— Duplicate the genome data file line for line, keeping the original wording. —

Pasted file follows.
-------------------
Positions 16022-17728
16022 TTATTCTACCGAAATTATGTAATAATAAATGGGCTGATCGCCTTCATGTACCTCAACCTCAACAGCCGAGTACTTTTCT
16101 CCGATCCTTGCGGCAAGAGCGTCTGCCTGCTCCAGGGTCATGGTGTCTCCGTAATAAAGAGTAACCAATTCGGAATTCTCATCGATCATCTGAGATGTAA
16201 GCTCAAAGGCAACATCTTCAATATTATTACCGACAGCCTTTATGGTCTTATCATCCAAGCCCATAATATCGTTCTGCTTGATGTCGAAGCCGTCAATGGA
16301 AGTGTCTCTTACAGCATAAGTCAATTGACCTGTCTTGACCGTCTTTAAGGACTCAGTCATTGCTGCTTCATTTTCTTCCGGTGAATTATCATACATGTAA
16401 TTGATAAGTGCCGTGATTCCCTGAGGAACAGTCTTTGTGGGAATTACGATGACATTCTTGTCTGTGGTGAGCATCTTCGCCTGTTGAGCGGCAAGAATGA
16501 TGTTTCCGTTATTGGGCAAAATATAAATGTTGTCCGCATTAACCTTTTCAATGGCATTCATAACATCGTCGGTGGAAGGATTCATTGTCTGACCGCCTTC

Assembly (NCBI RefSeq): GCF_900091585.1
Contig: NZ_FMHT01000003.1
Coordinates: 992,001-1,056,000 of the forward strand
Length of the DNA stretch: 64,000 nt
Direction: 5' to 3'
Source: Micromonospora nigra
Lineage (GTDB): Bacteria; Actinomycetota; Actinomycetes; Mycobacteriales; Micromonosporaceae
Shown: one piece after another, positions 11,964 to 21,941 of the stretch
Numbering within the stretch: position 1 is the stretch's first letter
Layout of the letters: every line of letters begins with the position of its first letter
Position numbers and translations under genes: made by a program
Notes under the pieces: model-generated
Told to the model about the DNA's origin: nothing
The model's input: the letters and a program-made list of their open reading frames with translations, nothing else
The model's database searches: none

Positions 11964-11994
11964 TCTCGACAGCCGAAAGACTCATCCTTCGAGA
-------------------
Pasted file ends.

Positions 16022-17728
16022 TTATTCTACCGAAATTATGTAATAATAAATGGGCTGATCGCCTTCATGTACCTCAACCTCAACAGCCGAGTACTTTTCT
16101 CCGATCCTTGCGGCAAGAGCGTCTGCCTGCTCCAGGGTCATGGTGTCTCCGTAATAAAGAGTAACCAATTCGGAATTCTCATCGATCATCTGAGATGTAA
16201 GCTCAAAGGCAACATCTTCAATATTATTACCGACAGCCTTTATGGTCTTATCATCCAAGCCCATAATATCGTTCTGCTTGATGTCGAAGCCGTCAATGGA
16301 AGTGTCTCTTACAGCATAAGTCAATTGACCTGTCTTGACCGTCTTTAAGGACTCAGTCATTGCTGCTTCATTTTCTTCCGGTGAATTATCATACATGTAA
16401 TTGATAAGTGCCGTGATTCCCTGAGGAACAGTCTTTGTGGGAATTACGATGACATTCTTGTCTGTGGTGAGCATCTTCGCCTGTTGAGCGGCAAGAATGA
16501 TGTTTCCGTTATTGGGCAAAATATAAATGTTGTCCGCATTAACCTTTTCAATGGCATTCATAACATCGTCGGTGGAAGGATTCATTGTCTGACCGCCTTC

Assembly (NCBI RefSeq): GCF_900091585.1
Contig: NZ_FMHT01000003.1
Coordinates: 992,001-1,056,000 of the forward strand
Length of the DNA stretch: 64,000 nt
Direction: 5' to 3'
Source: Micromonospora nigra
Lineage (GTDB): Bacteria; Actinomycetota; Actinomycetes; Mycobacteriales; Micromonosporaceae
Shown: one piece after another, positions 11,964 to 21,941 of the stretch
Numbering within the stretch: position 1 is the stretch's first letter
Layout of the letters: every line of letters begins with the position of its first letter
Position numbers and translations under genes: made by a program
Notes under the pieces: model-generated
Told to the model about the DNA's origin: nothing
The model's input: the letters and a program-made list of their open reading frames with translations, nothing else
The model's database searches: none

Positions 11964-11994
11964 TCTCGACAGCCGAAAGACTCATCCTTCGAGA